Pro Surfer | Activist | Byron Bay, Australia
Our environment shapes us all. For me, that’s mostly been New Zealand, the Gold Coast, and Byron Bay. All these places have beautiful and relatively intact ecosystems. I’ve had the good fortune to travel to some of the world’s most beautiful places through surfing, and I noticed early on that it was the industrialized areas
Former SURFER editor and La Jolla Shores legend, 1946-2015
He was “Mellow Cat” to the skate world. The surfers called him “Archie.” He surfed beautifully, with a smooth “Frye-ish” style, a mid-’60s maestro of words, charm, and Mensa-level intelligence, and a poet to any woman he befriended on the boardwalk at La Jolla Shores. A local girl named Angie, for example, was renamed “Fawn
A young surf photographer bent on documenting the plight of surfers in the U.K.
Ultra portable, ultra incredible
Bright green, black, red, whatever. Nixon's Mini Blaster is the go-to beach speaker.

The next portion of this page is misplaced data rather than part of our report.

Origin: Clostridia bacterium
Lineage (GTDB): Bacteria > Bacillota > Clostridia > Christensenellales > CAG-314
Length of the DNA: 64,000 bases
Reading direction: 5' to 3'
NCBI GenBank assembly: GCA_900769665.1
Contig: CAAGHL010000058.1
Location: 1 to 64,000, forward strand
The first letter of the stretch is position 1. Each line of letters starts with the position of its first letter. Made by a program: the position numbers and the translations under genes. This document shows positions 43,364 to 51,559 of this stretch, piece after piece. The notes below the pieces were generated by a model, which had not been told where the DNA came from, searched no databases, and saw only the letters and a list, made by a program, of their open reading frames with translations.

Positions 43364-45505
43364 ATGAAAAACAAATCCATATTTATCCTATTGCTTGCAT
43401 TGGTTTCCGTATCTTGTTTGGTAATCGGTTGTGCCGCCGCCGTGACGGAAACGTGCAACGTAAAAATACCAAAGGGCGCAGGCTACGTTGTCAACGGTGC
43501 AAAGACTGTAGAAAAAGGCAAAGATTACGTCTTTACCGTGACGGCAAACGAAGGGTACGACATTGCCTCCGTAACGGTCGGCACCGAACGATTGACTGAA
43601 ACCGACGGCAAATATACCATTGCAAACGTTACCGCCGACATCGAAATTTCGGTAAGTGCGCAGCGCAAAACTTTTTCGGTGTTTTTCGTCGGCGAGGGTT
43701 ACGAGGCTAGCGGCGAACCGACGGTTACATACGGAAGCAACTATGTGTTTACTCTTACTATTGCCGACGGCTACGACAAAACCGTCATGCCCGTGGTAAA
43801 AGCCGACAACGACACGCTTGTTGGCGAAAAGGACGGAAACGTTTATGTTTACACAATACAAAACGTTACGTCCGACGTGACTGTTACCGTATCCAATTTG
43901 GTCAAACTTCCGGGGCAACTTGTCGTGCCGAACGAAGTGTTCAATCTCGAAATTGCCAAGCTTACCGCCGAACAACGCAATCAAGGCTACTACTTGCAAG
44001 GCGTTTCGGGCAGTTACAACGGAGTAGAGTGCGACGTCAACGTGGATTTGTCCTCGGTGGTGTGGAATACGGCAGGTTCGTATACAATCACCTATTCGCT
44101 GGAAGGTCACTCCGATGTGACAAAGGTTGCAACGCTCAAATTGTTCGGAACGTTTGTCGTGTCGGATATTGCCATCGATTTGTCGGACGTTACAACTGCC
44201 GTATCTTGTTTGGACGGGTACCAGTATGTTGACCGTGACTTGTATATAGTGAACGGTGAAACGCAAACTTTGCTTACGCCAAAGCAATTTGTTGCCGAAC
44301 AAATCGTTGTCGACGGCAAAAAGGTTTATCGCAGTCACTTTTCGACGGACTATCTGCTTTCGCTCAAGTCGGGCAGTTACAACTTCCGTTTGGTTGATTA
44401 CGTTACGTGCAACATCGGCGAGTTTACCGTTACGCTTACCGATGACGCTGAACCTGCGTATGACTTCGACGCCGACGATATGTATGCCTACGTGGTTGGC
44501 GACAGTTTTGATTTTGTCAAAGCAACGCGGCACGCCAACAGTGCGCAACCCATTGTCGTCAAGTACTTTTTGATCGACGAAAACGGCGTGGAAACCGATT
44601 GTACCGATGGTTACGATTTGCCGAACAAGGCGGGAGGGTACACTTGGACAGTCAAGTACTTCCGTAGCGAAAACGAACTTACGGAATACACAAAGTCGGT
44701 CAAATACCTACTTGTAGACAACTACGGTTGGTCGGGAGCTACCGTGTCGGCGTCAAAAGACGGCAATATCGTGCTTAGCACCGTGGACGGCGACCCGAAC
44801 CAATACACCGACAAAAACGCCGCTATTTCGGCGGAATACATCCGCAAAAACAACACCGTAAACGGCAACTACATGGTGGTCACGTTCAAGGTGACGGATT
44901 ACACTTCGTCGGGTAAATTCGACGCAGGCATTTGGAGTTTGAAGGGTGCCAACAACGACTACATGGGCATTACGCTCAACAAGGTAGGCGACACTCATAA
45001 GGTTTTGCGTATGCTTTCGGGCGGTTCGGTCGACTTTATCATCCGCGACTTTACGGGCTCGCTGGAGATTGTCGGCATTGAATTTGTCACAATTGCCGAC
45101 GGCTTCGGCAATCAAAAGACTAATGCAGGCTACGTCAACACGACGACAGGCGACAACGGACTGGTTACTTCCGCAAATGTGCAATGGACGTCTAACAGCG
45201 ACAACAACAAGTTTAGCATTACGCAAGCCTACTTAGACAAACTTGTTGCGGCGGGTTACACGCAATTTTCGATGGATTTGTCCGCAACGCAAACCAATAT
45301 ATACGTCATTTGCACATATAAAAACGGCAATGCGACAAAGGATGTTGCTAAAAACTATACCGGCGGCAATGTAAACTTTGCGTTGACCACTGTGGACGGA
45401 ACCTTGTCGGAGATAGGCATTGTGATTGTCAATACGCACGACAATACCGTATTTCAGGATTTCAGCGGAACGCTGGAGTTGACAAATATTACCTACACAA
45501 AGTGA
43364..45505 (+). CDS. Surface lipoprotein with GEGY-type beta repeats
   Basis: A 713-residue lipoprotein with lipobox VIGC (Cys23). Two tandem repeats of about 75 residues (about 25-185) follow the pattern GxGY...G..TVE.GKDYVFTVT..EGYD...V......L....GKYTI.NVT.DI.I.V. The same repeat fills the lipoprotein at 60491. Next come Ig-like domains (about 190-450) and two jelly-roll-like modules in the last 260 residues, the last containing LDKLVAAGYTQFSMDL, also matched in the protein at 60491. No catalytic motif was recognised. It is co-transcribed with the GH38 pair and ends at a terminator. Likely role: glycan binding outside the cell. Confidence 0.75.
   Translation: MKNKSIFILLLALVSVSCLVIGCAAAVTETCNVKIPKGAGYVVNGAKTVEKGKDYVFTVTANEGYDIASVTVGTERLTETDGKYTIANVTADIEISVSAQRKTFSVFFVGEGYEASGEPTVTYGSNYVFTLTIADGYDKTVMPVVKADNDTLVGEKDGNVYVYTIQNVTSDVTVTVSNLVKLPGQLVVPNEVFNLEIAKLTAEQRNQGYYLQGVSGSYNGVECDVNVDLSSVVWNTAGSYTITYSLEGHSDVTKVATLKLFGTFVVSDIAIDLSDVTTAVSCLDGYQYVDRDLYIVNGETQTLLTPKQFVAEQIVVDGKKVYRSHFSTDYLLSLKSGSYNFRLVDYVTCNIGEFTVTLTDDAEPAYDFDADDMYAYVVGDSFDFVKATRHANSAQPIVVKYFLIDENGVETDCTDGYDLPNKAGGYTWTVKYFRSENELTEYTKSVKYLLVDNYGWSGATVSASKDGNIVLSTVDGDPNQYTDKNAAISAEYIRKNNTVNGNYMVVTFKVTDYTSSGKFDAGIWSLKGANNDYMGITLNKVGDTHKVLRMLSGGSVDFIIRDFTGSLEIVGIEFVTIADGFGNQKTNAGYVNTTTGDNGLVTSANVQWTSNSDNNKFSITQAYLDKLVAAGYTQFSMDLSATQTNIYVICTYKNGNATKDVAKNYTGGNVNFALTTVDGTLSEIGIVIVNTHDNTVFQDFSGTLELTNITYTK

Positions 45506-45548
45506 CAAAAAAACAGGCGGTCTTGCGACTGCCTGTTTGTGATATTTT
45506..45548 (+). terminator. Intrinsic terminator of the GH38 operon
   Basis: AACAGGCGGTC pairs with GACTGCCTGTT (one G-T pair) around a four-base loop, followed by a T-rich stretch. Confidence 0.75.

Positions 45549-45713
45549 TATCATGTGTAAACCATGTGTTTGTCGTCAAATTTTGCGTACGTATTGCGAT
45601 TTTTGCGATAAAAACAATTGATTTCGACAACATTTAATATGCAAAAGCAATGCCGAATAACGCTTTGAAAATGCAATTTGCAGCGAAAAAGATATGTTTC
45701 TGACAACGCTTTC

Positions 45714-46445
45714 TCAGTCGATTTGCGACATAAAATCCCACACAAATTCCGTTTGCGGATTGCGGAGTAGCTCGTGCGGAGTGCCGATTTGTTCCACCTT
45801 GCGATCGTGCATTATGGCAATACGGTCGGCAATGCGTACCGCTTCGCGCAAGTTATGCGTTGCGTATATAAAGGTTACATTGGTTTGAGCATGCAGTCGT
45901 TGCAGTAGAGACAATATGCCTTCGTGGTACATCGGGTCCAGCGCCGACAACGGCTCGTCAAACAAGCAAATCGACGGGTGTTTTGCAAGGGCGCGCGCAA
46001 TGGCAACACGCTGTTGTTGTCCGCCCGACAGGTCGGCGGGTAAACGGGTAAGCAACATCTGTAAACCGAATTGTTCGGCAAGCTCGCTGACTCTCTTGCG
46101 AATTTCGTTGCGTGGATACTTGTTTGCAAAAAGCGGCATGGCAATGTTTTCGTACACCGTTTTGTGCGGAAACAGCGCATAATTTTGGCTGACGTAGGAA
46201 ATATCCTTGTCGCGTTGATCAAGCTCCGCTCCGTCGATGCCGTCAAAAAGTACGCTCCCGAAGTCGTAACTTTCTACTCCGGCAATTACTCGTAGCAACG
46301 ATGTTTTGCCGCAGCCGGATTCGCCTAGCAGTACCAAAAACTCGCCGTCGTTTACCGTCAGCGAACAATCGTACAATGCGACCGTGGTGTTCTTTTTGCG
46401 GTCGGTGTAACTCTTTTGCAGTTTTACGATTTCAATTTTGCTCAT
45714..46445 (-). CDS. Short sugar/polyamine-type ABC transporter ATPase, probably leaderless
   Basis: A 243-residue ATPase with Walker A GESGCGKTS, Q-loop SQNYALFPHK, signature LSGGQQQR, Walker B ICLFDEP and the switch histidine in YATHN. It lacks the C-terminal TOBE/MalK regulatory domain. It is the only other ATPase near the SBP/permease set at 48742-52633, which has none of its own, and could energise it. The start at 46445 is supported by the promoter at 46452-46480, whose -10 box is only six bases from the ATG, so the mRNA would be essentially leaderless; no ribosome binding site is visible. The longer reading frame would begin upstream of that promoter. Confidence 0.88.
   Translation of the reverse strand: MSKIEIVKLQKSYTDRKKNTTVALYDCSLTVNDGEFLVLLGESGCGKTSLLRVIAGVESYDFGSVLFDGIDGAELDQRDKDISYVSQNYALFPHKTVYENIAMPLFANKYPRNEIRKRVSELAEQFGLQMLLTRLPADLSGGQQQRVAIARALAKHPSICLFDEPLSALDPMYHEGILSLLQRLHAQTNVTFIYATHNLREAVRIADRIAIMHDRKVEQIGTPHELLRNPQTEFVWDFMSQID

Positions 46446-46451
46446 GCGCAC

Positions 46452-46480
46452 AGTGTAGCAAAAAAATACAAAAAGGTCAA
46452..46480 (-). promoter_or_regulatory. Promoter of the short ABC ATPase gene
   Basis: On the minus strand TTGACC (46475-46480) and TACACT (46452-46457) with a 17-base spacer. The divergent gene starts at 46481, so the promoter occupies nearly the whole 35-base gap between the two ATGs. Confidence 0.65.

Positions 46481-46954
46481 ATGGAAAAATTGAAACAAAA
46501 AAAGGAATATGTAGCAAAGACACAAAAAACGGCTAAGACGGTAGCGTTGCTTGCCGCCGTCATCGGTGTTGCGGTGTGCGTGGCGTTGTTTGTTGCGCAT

One session across the pond with Luke Davis, Balaram Stack, and Michael Dunphy
Here, you have three friends scoring together in an epic European session. Pepper in the fact that the trio is Luke Davis, Balaram Stack, and Michael Dunphy, sprinkle on that double-barrel Davis-Dunphy combo at 0:57, and you’ve got yourself a webclip baby.
A cold-water surf trip to a remote and frozen Canadian frontier
What the hail? Instagram reacts
Today, on March 2, 2015, Huntington Beach residents woke up to find their beach under a blanket of snow. Well, hail, technically, but still, frozen water. Here are some firsthand accounts from the trenches. No word yet on the official hashtag…rumors tell us they’re trying #SnowCal on for size. Here’s Oatmeal Joe, for the win:
The coal-miner turned photographer is bringing a new angle to oceanic imagery
The coal-mining town of Bulli, south of Sydney, is not regarded as a repository of high art, nor as a vibrant and pulsing beehive of life and color, and yet there was Ray Collins. Seven years ago the idea of his new photography book, Found at Sea, would have seemed ludicrous to him; he was still working a mile down in the mines and hadn’t shot a single frame. Collins crawled out of the mines after blowing out a knee—“No shock absorbers left,” he says—and bought a camera with the payout. In the short years since, Collins has transitioned from subterranean to submarine and become arguably the most inventive water photographer in Australia.